I remember when my son was born, I read this memoir Cockeyed by Ryan Knighton, about his experience losing his vision because of the same retinal disease, and it was so hilarious and so moving, my mind was blown; his book gave me permission to do what I’d always wanted to do but wasn’t sure was possible in a book about blindness, be really funny. My struggle, actually, wasn’t in bringing the humor in, but in opening up, emotionally. The first few drafts were hilarious but not terribly honest or vulnerable, so I had to keep forcing myself to add that in, and to trust that it wouldn’t be unbearably depressing, like, Milton-level bleak, as was my fear.

SFD: The concept in the book of the approaching "LIGHTS OUT" moment resonates so strongly with people. What is on your "bucket list" of must-sees? What are some unusual things that people have told you are on their must-see bucket lists?

NCK: My bucket list has changed a lot. The main thing on there now is just my kids; I want to see everything I can, including but not limited to the high school graduations and the school plays and the weddings and just them, in everyday boring situations, as they age. I’d also like to go to India; my son and I want to see the Taj Mahal. Once I start that game, there’s no stopping it; I want to see all sorts of places around the world, which I’ve only gotten a tiny glimpse of. Trouble is, having three kids pretty much obliterates your travel fund (not if you all buy ten copies of my book and tell everyone you know, though! Then I can go to India!)

People’s bucket lists tend to include the same kinds of items; travel destinations, mainly. Sometimes people put really practical things on there – like “pay off my mortgage” (seriously, that’s a common one) -- and that depresses the crap out of me.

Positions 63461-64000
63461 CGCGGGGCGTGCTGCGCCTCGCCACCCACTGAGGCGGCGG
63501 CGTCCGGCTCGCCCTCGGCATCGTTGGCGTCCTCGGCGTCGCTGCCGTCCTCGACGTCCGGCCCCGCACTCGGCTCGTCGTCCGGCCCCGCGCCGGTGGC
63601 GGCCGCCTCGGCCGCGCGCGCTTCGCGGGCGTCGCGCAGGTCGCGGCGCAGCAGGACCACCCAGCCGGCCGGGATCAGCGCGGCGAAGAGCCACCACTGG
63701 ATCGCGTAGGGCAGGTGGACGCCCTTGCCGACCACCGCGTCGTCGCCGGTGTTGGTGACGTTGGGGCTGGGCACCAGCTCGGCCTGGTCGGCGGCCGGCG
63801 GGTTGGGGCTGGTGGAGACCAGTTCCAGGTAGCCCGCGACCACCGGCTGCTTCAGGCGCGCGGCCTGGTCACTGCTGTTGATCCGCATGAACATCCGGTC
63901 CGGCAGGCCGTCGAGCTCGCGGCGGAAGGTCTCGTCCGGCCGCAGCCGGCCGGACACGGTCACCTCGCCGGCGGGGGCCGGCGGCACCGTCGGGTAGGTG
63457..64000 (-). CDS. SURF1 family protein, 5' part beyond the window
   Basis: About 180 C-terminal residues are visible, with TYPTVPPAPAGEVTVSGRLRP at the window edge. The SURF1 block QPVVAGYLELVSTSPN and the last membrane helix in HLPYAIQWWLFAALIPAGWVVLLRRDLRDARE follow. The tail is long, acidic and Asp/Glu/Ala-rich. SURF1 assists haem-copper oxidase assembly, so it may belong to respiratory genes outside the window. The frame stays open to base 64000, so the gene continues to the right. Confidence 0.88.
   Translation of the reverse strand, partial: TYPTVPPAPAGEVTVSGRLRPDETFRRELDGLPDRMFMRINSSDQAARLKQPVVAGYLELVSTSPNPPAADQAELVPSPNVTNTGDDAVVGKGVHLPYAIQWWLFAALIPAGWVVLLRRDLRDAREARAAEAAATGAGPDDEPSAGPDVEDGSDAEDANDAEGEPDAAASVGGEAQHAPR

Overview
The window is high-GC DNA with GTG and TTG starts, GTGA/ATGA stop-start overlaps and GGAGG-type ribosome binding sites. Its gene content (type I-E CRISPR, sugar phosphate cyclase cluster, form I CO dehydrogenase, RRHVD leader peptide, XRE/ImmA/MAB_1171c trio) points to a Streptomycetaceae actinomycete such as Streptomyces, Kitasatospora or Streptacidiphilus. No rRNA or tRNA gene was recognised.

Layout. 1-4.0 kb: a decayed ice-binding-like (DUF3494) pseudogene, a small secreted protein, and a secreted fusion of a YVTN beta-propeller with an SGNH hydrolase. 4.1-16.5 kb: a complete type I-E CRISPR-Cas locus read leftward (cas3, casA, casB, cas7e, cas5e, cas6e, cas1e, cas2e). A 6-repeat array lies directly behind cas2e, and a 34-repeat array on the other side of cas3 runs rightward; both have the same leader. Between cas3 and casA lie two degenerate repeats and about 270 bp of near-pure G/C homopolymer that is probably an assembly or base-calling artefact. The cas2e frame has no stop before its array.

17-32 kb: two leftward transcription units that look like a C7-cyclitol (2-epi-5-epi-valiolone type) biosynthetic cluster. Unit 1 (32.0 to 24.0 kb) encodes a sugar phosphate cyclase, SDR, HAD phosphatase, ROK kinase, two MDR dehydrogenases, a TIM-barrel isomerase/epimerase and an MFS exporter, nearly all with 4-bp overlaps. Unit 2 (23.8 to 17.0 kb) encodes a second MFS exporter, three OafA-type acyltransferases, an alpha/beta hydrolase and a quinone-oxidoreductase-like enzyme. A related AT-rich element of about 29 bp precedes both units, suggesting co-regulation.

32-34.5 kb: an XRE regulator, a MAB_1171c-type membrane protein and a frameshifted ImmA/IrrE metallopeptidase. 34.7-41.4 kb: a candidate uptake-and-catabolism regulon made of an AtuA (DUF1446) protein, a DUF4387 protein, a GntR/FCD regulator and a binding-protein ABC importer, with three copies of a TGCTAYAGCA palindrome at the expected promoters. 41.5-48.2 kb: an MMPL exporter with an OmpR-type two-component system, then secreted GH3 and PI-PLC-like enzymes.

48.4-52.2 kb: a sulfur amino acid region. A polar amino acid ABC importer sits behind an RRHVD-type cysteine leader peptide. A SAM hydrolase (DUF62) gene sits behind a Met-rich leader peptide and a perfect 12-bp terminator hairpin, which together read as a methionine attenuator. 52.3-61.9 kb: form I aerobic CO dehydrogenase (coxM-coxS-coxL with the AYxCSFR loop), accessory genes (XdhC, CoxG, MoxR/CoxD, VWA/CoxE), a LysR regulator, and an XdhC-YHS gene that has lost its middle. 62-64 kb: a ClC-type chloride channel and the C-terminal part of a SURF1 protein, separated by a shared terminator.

SFD: The scenes with your family in the book are laugh-out-loud funny. Like, "I read this book on an airplane and my seatmate thought I was insane"- LOL- funny. The passages featuring your larger than life Italian family are especially hilarious and your grandmother "Nonny" is a STAH! Can you just write something else in your Nonny's voice so that I can laugh some more? 

NCK: The thing that’s cracking me up about Nonny lately is that NOTHING about book publicity impresses her. I have an essay in the New York Times today and I brought the paper to her and showed her the page with my byline and she gave me this patronizing look and said, “Oh dat’s very nice. Don’t worry. Everyting’s gonna work out one day for you.” And I replied, “It’s working out RIGHT NOW! That’s exactly what I’m trying to tell you!” and she nodded, fully humoring me, and said, “Oh, how nice. I know.”

I could win the freaking Pulitzer and she’d have the same response.  



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You can read an excerpt of the book here:


Nicole's publisher, St. Martin's, has given me two copies of 'Now I See You' to giveaway to my readers. If you want a free copy of 'Now I See You' (SPOILER ALERT: YOU DO!) all you have to do is answer the question either here on the blog or on my the FB page at facebook.com/shortfatdictator:

Let's say you discovered you were losing your sight - sure, there would be a whole host of downsides but - - - what is ONE THING you be most grateful for never having to see again?

ANSWER AND WIN!!!! The winners will be announced on Wednesday, July 2 and the very next days free books shall speed toward them!

1 comment:

  1. An untidy house. I am almost OCD about tidiness and it would be nice to not be so uptight about it. :-)

    Jessica V.

    ReplyDelete